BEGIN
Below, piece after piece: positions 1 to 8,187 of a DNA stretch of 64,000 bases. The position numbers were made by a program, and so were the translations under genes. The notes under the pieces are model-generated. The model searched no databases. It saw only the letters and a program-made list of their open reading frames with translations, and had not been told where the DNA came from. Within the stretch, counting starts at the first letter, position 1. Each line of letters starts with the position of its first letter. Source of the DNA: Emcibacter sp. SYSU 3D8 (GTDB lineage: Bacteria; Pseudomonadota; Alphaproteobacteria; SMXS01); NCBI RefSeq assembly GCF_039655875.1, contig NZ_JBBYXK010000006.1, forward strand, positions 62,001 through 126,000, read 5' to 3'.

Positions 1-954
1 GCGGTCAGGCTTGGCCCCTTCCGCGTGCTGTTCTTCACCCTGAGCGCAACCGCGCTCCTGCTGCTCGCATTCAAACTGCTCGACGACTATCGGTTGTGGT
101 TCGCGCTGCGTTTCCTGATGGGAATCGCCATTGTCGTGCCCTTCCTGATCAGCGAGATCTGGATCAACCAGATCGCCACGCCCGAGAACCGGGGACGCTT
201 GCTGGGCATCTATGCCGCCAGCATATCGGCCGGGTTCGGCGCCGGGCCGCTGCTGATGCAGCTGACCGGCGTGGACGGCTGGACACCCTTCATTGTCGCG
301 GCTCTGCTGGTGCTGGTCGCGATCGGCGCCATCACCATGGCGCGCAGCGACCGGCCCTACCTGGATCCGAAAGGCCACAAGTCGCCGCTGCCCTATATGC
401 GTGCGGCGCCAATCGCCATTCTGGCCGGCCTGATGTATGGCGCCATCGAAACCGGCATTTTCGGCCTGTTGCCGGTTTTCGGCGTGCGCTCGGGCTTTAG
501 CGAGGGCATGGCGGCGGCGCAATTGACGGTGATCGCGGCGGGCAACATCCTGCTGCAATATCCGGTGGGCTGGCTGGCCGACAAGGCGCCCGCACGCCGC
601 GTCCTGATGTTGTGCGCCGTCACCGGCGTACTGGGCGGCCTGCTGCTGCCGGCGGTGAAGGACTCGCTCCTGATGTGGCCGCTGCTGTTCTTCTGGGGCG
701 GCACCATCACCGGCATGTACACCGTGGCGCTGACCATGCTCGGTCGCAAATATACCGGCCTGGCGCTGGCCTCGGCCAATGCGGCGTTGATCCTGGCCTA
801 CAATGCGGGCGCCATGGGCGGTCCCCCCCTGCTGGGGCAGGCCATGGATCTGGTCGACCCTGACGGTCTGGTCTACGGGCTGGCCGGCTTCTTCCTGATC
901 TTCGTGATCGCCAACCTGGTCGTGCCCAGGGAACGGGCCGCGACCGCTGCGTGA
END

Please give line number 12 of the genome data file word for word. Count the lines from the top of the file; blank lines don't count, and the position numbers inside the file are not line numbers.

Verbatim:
901 TTCGTGATCGCCAACCTGGTCGTGCCCAGGGAACGGGCCGCGACCGCTGCGTGA